Additional or Optional Coverages

These coverages are optional, ar eusually fairly inexpensive and may afford a lot of protection. Keep in mind though that they may not be helpful in all circumstances. Determine what your specific needs depending on you rfinancial situation are and if you should add any optional coverages to your current auto policy.

Gap Insurance: This coverage pays the difference between the actual cash value (ACV) of your car and the amount you may still owe on your loan or lease if your car is totaled in a covered accident. It is sometimes called loan/lease coverage. You’re required to carry collision and comprehensive on your vehicle in order to even be eligible to buy gap insurance. Sometimes this coverage may already be rolled into your auto loan or lease payment so check with your lender first.

Towing and Labor (TL) or Roadside Assistance: Towing and Labor usually covers the cost to tow your car to a local repair facility or make minor repairs after a covered accident. Roadside Assistance usually covers towing, minor repairs and fuel delivery, even if there was no accident.

Rental Reimbursement: This coverage pays the cost of renting a replacement vehicle if yours is out of commission due to a covered accident. The coverage usually pays up to a certain daily or weekly limit. In some cases the rental company will work directly with your insurance company and you may not be responsible for any out-of-pocket expenses.

Custom Parts and Equipment: If you’ve customized your vehicle, you need additional coverage limits for those special upgrades and parts. Custom equipment (such as high end rims or tires, custom paint, or running boards)wouldn’t normally be covered unless you add on this special policy endorsement. Without the custom parts coverage, you ‘d typically only be covered for the stock item delivered with the new vehicle.

Does the Insurance Company Cover All Else?

Even with all of the ocoverage you think you have, there are circumstances where you’d have to go into your own pocket for certain expenses. These are some things you’ll typically need to cover on your own dime:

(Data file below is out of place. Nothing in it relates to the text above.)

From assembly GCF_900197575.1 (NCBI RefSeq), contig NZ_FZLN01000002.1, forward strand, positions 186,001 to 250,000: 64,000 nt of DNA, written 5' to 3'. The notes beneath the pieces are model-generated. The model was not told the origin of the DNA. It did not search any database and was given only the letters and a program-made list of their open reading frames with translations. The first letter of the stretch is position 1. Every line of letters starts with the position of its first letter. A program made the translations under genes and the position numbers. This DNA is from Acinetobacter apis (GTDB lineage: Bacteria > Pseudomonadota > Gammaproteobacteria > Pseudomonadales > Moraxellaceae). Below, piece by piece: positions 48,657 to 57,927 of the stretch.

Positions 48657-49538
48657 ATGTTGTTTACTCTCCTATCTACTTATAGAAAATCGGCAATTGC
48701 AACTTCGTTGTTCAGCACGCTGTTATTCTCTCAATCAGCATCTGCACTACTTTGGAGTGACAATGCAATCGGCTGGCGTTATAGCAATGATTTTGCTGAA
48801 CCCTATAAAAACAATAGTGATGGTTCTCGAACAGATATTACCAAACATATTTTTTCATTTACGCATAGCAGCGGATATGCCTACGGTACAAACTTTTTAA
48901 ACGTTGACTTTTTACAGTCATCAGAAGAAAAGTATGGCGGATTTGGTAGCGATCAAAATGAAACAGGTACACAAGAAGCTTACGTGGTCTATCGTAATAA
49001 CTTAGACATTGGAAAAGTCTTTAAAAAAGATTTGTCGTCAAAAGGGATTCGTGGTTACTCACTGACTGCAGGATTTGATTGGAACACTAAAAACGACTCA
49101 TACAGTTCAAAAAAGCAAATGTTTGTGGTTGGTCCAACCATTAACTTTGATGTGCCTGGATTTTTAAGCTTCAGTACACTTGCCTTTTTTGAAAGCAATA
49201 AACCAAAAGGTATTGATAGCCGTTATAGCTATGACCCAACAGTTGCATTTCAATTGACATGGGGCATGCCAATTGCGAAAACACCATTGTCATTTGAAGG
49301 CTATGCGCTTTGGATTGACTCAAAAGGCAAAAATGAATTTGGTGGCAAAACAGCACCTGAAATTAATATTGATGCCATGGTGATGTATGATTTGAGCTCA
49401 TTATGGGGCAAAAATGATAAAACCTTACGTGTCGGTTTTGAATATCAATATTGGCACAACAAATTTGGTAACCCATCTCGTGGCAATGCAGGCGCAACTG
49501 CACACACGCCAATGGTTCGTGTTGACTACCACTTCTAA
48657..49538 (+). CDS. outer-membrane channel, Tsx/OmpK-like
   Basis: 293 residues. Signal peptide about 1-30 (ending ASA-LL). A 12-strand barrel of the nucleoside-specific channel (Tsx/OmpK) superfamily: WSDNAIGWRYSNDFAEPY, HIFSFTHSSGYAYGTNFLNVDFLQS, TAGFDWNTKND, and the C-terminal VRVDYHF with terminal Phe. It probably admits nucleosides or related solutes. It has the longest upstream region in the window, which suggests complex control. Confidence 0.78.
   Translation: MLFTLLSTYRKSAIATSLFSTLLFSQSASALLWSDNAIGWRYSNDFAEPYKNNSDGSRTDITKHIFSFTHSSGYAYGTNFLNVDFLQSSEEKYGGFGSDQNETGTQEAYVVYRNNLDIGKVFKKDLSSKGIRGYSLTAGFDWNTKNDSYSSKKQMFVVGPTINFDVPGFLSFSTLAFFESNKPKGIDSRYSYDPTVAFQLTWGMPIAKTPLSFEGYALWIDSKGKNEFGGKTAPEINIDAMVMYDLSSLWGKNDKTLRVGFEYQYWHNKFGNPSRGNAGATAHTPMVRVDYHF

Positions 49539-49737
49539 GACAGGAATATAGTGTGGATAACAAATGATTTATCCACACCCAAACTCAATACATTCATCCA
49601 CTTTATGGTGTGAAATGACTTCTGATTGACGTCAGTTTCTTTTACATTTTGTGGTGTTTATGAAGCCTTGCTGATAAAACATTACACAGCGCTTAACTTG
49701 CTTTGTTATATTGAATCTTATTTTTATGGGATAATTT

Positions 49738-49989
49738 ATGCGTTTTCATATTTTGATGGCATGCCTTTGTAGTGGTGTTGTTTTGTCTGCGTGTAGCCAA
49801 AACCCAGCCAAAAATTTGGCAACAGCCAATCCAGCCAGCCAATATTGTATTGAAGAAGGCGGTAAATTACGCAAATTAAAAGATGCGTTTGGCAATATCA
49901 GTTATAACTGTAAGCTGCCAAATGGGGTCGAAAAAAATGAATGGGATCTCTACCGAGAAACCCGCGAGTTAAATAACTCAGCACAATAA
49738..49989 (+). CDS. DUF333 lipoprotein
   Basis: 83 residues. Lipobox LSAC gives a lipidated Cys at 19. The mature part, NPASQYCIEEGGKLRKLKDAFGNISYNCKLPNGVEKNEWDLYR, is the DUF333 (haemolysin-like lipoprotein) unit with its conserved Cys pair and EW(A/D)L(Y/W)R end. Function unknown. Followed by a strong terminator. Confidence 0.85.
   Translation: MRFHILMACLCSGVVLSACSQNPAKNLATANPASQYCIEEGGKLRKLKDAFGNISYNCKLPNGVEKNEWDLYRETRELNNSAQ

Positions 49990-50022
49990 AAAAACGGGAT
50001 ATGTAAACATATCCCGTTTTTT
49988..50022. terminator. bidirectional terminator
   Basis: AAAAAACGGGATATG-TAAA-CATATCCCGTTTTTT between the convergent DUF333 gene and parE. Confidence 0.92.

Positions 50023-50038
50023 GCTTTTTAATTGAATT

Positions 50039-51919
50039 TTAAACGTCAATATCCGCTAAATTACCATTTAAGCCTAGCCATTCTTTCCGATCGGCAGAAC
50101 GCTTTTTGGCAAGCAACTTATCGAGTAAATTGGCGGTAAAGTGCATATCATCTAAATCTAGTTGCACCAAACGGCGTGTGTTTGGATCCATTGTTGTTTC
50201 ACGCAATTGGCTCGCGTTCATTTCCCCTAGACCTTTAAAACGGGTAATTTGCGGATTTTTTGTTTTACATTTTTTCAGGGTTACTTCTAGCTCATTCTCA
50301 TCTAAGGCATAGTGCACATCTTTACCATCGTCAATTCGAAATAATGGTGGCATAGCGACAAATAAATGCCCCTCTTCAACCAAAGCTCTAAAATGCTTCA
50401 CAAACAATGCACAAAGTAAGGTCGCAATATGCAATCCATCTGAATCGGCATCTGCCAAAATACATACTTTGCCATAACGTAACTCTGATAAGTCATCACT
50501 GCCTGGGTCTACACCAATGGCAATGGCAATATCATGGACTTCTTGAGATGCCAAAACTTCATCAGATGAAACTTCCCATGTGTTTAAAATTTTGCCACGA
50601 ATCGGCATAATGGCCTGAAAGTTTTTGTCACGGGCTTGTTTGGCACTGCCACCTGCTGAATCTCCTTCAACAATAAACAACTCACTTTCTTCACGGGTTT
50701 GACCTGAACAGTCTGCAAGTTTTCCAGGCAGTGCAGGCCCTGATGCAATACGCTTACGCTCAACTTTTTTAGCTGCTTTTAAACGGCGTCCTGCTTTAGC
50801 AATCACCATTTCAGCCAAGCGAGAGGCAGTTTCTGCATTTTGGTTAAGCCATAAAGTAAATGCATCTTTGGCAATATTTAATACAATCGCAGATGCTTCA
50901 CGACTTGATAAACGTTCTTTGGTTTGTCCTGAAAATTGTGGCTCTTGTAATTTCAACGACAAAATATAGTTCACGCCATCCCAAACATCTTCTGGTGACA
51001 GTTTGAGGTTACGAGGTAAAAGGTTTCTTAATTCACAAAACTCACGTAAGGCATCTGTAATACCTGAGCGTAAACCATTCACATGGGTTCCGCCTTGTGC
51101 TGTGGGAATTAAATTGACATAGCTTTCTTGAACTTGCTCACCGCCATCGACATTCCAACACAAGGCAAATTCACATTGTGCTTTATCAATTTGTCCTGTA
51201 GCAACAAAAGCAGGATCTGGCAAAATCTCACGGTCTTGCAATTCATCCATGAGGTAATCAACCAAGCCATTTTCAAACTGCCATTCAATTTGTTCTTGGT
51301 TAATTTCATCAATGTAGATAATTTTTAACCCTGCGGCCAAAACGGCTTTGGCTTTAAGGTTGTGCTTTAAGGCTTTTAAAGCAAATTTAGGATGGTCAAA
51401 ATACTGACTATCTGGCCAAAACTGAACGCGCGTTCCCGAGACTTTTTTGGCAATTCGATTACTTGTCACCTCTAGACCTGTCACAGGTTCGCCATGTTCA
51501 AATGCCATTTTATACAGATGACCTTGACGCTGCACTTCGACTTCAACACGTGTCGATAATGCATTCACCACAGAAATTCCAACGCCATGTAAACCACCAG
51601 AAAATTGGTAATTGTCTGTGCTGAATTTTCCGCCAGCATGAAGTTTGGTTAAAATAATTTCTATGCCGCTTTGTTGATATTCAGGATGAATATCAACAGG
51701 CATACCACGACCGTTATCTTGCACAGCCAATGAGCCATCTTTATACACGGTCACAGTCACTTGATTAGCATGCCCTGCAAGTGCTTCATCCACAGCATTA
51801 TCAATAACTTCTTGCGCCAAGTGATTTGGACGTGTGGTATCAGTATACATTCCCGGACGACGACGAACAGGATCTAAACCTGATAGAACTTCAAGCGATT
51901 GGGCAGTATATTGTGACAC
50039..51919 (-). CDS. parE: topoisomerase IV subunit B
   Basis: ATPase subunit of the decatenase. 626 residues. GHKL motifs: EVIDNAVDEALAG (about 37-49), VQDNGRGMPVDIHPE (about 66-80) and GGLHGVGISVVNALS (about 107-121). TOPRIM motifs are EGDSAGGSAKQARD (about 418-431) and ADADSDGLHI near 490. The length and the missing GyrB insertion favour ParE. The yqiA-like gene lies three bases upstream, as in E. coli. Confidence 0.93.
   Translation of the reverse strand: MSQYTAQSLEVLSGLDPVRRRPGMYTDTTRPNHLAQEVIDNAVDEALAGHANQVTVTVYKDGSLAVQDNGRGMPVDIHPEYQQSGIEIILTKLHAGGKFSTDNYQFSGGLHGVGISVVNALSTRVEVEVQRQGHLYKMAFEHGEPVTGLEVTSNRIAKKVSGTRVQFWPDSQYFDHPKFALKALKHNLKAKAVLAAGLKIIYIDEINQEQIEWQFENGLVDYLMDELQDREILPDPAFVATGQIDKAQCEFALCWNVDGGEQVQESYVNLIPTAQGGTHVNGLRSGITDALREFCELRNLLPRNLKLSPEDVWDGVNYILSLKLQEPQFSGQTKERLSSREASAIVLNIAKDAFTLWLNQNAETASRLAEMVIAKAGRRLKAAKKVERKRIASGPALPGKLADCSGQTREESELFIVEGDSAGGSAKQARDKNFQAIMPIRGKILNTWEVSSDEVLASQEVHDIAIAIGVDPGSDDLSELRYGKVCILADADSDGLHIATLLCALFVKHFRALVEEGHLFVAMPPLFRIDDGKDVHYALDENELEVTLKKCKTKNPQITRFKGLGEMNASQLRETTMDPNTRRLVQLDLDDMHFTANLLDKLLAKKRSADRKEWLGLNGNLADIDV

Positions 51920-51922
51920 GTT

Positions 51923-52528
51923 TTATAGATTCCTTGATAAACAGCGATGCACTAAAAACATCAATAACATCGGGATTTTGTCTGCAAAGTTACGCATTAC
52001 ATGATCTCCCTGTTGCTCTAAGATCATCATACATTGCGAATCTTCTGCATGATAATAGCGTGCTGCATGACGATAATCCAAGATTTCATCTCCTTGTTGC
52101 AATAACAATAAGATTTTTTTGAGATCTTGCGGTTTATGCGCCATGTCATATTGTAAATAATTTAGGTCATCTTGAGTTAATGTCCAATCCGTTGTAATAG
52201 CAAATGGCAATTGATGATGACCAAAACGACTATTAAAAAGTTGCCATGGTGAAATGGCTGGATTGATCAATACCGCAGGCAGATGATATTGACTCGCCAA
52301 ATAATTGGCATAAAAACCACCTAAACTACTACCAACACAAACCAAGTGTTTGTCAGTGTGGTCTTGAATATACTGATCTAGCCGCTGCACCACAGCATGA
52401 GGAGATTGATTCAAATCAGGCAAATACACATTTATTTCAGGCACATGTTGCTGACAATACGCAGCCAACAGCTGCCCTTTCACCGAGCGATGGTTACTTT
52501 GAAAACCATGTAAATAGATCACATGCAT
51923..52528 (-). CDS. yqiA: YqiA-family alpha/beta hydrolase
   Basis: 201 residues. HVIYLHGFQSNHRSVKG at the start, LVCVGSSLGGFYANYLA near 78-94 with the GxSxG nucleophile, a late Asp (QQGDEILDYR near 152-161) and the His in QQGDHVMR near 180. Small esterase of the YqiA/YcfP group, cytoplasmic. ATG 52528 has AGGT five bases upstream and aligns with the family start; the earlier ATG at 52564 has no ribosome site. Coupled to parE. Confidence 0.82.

Deductibles: The amount of money that you’ve agreed to pay out of your own pocket before your insurance coverage limits take over. You can have different deductibles for different coverages such as comprehensive or collision but liability coverage never has a deductible.

Exclusions: Events or situations your policy specifically will not cover, such as property damage or personal injury you intentionally cause or damage to your own car due to mechanical failure or wear-and-tear. These are fairly standard but make sure you are aware of your policy limitations.

Costs Above Policy Limits: Any expenses that exceed the coverage cap listed on your policy contract for coverage you’re entitled to receive. You’re left responsible for any costs that surpass your limits. This is where a homeowners or umbrella policy may kick in if available.

 

Get a Great Rate on Your Next Policy

As previously stated, there are numerous factors that can  affect your auto insurance premium. Some of these may include your age, the state in which you live, the make and model of your car, where your car is parked at night and your driving history. While you do not have control over all of these faactors, there are some things you can do to help lower your premium:

  • Increase your insurance deductible, but not too much that you can’t afford to pay it in the event of a claim.
  • Eliminate optional coverages if you don’t need them (e.g. rental reimbursement if you have other means of transportation while a car is in the shop).
  • Eliminate collision and comprehensive coverage if you drive an older car that wouldn’t cost much to replace and if you can afford to pay for repairs if necessary. If th ebook value of the car is neglible, the money you’re spending on carrying those coverages doesn’t make sense.
  • Ask about available auto insurance discounts (low-mileage discounts, discounts for safety or anti-theft devices) for your car insurance policy. Discounts vary by insurer.
  • Avoid buying a vehicle prone to theft or expensive to repair, this can raise your rates.
  • Drive safely to establish a good driving record and you may be eligible to receive a good-driver discount.
  • Maintain good credit. Credit can be used in most states to help determine your rates.

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Shop Around for Auto Insurance Rates

Get A FREE Car Insurance QuoteIt’s vitally important to shop around for auto insurance coverage. Insurance premiums for the same coverage on the same car can vary widely among different insurers. From coast to coast and city to city, USA Car Insure is the right place to find the best car insurance companies to deal with. Contact one of our partners for a free quote today.